There are 1437 steps during each climb, yet as a climb leader my guess is we do an extra 200 – 300 steps as we’re walking back and forth a lot.  Admittedly they are small steps, yet my legs still get tired.  Especially if you do a three climb day – but by the end of those days you’re worn out to the core, and feel a little delirious!  I found myself asking the first climber (the one immediately after you on the line) of the third group if I’d told this story or that one as I just couldn’t remember!!  Two climb days are nice – it means seven hours work, but three climb days a bit much – that means a ten and a half hour day of managing up to forty-two people in total.  Every day at work I’m maintaining safety, completing a standard climb (or more if something unusual happens), providing commentary, taking photos, learning each climbers name and interacting with each person on an individual level as much as possible.  Add to that the physical demands, dealing with potentially different weather on every climb, and maintaining a happy persona for each group – I will maintain that I’ve never had a job that has rendered me so tired after every shift.  But I like it.

This job is teaching me a number of things too – firstly I’ve had to get used to meeting new people, interacting with them for two and a half hours, then saying goodbye – and NOT collecting future contact details.  Those who know me well will know that I struggle to do that, and when I travel I come home with heaps of phone numbers and email addresses – I may not ever contact those people again, however it makes saying goodbye easier if I have a way of contacting them in future if I so desire.  I don’t have that possibility in this job.  Each climber fills out a feedback form (well they all get one, they don’t always fill it out) to rate the quality of the climb, their climb leader (me) and any other staff.  There is a section for them to put their contact details, and some do, but they are not always the people whose contact details I’d like to have.  And I’d feel a little awkward using them as they weren’t given to me directly.

The second thing I’ve learnt comes from those feedback forms.  I’m not sure that the climbers realise that each and every single thing written on their forms gets read (by me, other staff, and management) and collated.   There is a tick box section on the front of the form, rating the climb, my knowledge, helpfulness and attitude, other staff, value for money etc.  Most climbers rate everything fairly highly (excellent or very good), though the ‘other staff’ and ‘value for money’ sections sometimes take a beating.  However, occasionally a climber will rate one of my sections as very good while the other two boxes they check as excellent.  I’m baffled as to why.  If its knowledge they mark down, I try to think if they asked me a question I couldn’t answer (which doesn’t happen very often, and if it does I can radio control and ask them), and if it’s helpfulness or attitude they mark down I try to recall if something happened that would have caused that box to be ticked.  And that is if I know who filled out the form.  So I’ve learnt not to pay too much attention to that side of the form, and concentrate more on the reverse side.  The reverse of the form has blank spaces for them to comment on me, other staff and their experience, and to leave their details.  This is what counts in my mind.  If someone takes the time to write a sentence or two, I’m especially grateful, and so far everything I’ve had written is good.  It can be a great self confidence booster, and sometimes you get comments from people you didn’t expect to write anything.  I’ve taken to photocopying the really good ones, or those where the climber has been particularly pleased with something, as they are nice to read when you need a reminder that you do do a good job – and if the group has been particularly difficult but one or two climbers make the effort to write something that can make a world of difference.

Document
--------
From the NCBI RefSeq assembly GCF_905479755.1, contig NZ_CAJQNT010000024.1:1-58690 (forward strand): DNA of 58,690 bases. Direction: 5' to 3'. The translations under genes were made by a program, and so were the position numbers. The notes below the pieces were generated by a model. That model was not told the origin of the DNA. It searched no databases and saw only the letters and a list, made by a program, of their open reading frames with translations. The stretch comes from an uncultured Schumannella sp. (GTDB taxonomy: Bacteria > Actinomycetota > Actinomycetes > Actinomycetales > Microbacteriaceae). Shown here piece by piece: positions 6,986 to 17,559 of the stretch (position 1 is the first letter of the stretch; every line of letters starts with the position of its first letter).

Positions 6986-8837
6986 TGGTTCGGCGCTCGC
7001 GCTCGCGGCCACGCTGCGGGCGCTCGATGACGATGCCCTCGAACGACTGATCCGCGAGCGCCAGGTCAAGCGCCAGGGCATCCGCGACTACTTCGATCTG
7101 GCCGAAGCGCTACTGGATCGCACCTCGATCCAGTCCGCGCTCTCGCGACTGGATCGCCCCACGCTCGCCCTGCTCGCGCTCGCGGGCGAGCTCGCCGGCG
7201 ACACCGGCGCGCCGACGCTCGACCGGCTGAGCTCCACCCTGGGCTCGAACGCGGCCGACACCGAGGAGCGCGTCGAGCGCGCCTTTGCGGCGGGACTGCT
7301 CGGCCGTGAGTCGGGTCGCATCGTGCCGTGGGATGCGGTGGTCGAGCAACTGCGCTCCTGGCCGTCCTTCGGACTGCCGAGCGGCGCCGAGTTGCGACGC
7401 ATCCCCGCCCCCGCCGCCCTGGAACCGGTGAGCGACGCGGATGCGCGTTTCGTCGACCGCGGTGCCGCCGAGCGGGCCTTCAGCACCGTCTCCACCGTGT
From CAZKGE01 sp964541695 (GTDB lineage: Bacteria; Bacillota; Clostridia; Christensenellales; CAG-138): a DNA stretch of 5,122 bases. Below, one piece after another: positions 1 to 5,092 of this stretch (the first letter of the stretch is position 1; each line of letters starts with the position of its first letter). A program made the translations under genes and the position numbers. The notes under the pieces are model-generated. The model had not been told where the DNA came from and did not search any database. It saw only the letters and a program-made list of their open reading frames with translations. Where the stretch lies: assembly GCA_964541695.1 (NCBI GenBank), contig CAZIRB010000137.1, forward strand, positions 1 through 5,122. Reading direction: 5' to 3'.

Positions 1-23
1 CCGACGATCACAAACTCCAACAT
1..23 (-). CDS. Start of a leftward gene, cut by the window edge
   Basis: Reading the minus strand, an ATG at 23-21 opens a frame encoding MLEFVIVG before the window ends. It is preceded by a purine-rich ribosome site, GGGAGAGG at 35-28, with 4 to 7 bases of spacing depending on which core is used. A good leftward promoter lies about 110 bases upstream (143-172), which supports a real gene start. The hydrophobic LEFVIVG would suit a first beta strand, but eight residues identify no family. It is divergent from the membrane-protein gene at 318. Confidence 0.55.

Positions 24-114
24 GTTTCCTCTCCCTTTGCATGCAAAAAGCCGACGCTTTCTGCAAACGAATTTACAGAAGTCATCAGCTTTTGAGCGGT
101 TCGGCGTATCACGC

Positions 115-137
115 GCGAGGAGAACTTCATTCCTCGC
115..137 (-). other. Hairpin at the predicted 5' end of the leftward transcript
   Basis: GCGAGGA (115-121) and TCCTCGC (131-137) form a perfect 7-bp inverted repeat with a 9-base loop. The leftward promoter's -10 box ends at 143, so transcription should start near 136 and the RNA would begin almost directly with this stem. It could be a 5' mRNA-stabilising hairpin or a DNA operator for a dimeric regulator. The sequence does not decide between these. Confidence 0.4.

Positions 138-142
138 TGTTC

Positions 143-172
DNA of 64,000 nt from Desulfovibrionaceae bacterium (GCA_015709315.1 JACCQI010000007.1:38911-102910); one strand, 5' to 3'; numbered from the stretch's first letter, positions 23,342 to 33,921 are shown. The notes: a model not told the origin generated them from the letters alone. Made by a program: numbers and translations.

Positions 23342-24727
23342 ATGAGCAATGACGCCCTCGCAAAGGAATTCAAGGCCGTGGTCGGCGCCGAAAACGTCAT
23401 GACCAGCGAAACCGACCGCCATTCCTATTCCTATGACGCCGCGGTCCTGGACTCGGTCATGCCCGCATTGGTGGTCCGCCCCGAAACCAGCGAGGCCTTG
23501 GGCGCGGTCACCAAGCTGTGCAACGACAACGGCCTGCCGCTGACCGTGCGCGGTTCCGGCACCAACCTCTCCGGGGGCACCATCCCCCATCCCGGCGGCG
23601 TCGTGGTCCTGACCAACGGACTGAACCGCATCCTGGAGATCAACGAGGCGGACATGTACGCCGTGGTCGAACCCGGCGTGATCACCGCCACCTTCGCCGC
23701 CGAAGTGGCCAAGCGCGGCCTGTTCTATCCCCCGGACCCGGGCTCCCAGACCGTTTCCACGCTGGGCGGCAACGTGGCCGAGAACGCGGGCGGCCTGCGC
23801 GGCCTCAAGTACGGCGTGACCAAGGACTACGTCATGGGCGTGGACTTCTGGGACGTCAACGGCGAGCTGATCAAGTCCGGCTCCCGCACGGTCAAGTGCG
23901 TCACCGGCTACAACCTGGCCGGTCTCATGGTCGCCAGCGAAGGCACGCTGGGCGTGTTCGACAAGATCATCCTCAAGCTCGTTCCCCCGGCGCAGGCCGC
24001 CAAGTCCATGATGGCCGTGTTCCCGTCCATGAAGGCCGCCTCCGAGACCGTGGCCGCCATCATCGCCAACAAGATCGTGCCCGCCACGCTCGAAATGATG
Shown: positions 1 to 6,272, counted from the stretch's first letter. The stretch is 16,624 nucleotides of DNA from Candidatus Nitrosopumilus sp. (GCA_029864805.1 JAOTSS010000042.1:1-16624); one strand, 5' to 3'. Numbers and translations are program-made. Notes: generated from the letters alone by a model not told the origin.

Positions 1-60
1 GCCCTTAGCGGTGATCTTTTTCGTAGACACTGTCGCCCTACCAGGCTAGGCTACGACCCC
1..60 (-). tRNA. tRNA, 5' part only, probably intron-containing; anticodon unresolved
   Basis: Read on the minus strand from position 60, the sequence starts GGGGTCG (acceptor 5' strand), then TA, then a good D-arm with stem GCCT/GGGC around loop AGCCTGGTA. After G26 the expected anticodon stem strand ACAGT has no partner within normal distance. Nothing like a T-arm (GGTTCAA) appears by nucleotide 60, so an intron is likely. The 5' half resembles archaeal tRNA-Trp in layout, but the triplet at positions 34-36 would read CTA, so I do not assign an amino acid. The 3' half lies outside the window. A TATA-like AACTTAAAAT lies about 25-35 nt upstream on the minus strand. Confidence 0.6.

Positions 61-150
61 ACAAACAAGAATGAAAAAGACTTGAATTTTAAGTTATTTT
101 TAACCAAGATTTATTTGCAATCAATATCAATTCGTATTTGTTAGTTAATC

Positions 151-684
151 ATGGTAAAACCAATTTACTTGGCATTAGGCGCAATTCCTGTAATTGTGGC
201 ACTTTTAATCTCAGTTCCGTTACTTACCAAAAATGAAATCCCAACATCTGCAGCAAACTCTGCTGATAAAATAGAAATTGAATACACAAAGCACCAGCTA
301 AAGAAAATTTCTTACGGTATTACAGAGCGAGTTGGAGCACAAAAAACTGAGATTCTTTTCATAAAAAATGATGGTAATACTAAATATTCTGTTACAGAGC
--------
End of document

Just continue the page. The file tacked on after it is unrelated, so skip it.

So the lesson for everyone: if you’re asked to fill out a feedback form it probably holds more weight for someone than you realise, so be kind and take the time to write something extra.  Of course if you’re not happy, say so, but put your name to it as that helps to take the sting out of it for the person who has to deal with the repercussions.

Until next time, enjoy the sun while it’s out 🙂



A big advantage of working on the bridge is that we are guaranteed to get the 30th and 31st of December off, as we stop climbing so the fireworks can be put up on the bridge.  For those who are interested, the fireworks are put on the northern half of the arch during the two weeks before NYE (we don’t climb on that half of the arch), then ‘they’ work 48 hours around the clock to put the fireworks up on the southern half during the 30th and 31st of Dec.  After the display goes off, they have about seven hours to clear the remnants off the southern half, before we start climbing again on New Year’s Day.  It’s amusing to think that the ‘Sydney Fireworks’, which are watched by millions around the world, are dictated and restricted by my job…